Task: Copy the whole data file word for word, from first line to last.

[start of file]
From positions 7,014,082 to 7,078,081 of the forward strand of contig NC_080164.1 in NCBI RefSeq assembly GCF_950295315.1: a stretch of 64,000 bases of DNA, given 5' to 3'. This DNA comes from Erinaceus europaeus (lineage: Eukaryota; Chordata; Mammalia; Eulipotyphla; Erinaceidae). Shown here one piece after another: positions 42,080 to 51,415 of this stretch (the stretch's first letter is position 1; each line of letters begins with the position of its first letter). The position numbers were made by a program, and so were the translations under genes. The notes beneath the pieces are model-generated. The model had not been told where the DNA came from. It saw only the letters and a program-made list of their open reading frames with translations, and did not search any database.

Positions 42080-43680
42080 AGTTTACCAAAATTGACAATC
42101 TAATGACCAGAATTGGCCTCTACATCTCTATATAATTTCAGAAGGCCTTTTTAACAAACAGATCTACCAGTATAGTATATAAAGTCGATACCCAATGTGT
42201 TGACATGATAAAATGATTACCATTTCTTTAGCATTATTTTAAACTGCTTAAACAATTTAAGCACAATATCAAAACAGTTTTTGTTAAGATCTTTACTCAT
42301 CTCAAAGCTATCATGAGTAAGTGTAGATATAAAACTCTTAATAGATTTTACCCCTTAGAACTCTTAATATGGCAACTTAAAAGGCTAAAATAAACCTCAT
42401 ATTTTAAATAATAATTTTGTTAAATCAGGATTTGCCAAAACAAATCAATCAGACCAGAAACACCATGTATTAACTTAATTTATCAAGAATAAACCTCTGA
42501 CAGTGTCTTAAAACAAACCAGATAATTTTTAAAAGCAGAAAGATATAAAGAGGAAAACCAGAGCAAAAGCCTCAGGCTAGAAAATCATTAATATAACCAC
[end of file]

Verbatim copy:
From positions 7,014,082 to 7,078,081 of the forward strand of contig NC_080164.1 in NCBI RefSeq assembly GCF_950295315.1: a stretch of 64,000 bases of DNA, given 5' to 3'. This DNA comes from Erinaceus europaeus (lineage: Eukaryota; Chordata; Mammalia; Eulipotyphla; Erinaceidae). Shown here one piece after another: positions 42,080 to 51,415 of this stretch (the stretch's first letter is position 1; each line of letters begins with the position of its first letter). The position numbers were made by a program, and so were the translations under genes. The notes beneath the pieces are model-generated. The model had not been told where the DNA came from. It saw only the letters and a program-made list of their open reading frames with translations, and did not search any database.

Positions 42080-43680
42080 AGTTTACCAAAATTGACAATC
42101 TAATGACCAGAATTGGCCTCTACATCTCTATATAATTTCAGAAGGCCTTTTTAACAAACAGATCTACCAGTATAGTATATAAAGTCGATACCCAATGTGT
42201 TGACATGATAAAATGATTACCATTTCTTTAGCATTATTTTAAACTGCTTAAACAATTTAAGCACAATATCAAAACAGTTTTTGTTAAGATCTTTACTCAT
42301 CTCAAAGCTATCATGAGTAAGTGTAGATATAAAACTCTTAATAGATTTTACCCCTTAGAACTCTTAATATGGCAACTTAAAAGGCTAAAATAAACCTCAT
42401 ATTTTAAATAATAATTTTGTTAAATCAGGATTTGCCAAAACAAATCAATCAGACCAGAAACACCATGTATTAACTTAATTTATCAAGAATAAACCTCTGA
42501 CAGTGTCTTAAAACAAACCAGATAATTTTTAAAAGCAGAAAGATATAAAGAGGAAAACCAGAGCAAAAGCCTCAGGCTAGAAAATCATTAATATAACCAC